What if I told you I could get the government to force someone to sell you their product for a steep discount, and then you could resell the product at its original price? Does that sound like a business you might be interested in?
The answer, obviously, is yes – and that's exactly why hospitals and pharmacies have been rushing to enroll in one of the least widely known yet most outrageous get rich quick schemes that Congress ever shackled our economy with.
The story begins in 1992, when well-meaning liberals in Washington were looking for a way to improve health care services for poor, underserved people – clearly an admirable ambition, even if it has ended in complete disaster.
Their idea was to force drug companies to provide discounts of 20-50 percent to hospitals that serve low-income patients. While technically, drug companies choose to enroll in this program, if they don't, their drugs aren't eligible for Medicaid.
Not exactly "voluntary".
However, the worst part is – the hospitals aren't required to sell the discounted drugs at a discount to patients! In many cases, the hospitals buy the drugs at the discount price, turn around and bill patients' insurance for the full price, netting a handsome profit for merely doing paperwork!
An typical example, according to documents obtained by congressional investigators, Duke University's hospital has been raking in an extra $50 million a year in profit by taking full advantage of the forced discounts.
Many of the hospitals and pharmacies that benefit from the program are, like Duke, legally registered as non-profits.
According to tax filings, the Duke University Health System is operating at a roughly 20 percent “profit” (revenues minus costs) each year. It doesn't pay taxes on that profit and still charges ordinary patients full price for those same drugs it purchases with the 50 percent, government-forced discount.
The then-“CEO” of this non-profit, Victor Dzau, was paid over $2 million in 2013. Does that sound like a charitable organization to you? Last time I checked, the person who runs my local homeless shelter doesn't drive a Ferrari.
Sadly, the problem has actually become worse today than when it began - thanks to the bureaucracy of Obamacare.
In 2009, a little-known consulting company called Talyst realized on behalf of its clients (hospitals and pharmacies) that there was major money to be had - if they could quietly make one small change. Talyst began lobbying Congress and, a short time later, viola – the program was expanded in Obamacare.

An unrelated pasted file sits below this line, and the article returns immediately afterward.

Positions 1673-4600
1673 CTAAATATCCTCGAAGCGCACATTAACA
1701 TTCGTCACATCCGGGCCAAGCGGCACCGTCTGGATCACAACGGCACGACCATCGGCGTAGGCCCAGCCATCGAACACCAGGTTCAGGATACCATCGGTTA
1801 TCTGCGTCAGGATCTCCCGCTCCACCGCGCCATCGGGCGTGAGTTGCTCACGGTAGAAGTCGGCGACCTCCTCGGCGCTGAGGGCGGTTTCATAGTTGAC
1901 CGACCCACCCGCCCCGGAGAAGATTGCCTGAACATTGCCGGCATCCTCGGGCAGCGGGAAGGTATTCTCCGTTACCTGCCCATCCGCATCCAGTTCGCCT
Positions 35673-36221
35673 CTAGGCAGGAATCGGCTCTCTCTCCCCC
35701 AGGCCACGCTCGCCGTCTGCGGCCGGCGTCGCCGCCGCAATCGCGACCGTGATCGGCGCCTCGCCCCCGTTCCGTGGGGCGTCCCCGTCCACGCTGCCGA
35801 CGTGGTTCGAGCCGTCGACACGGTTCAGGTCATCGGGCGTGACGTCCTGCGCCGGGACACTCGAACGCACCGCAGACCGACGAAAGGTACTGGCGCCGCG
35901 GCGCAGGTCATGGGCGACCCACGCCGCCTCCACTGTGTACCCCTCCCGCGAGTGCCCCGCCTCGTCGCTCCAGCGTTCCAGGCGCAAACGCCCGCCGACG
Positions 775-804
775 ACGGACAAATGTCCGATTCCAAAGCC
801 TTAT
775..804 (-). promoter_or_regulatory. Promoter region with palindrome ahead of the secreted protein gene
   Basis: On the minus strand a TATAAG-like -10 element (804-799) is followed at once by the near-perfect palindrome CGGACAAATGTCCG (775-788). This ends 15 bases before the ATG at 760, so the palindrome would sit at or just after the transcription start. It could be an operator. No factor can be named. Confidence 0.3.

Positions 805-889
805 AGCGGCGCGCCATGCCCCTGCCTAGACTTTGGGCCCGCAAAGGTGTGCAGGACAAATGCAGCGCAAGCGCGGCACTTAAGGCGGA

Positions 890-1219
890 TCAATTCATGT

Big companies like CVS Caremark and Rite Aid are now benefiting from the program too. Their lobbyists have been canvassing Washington's marbled corridors of power, working hard to protect this perk. So it's not that surprising that the government agency working to “clarify” the rules of the program recently released a draft regulation that greatly favors the very same companies - and not us, the actual patients.
This new sop to hospitals and pharmacies comes despite calls from key government watchdogs to reform the program, called 304B after the section of the law that authorized it.
In March, the Government Accountability Office ripped the 304B program in a report to Congress. Among the agency's findings were that the program relies on beneficiaries to “police themselves” to follow the rules. Although the agency is authorized to audit some of the hospitals benefiting from "50 percent off" drugs, it has never conducted a single audit.
The GAO also found that in their eagerness to profit from the forced discounts, hospitals are actually in danger of harming the very low-income patients the program was originally intended to help by crowding them out of the benefit of reduced cost medicines.
Congress needs to step in and rein in this out of control program before it becomes even worse. Unfortunately, human nature has turned an attempt to help the needy into a cash machine for cynical, politically-connected corporations. Enough is enough.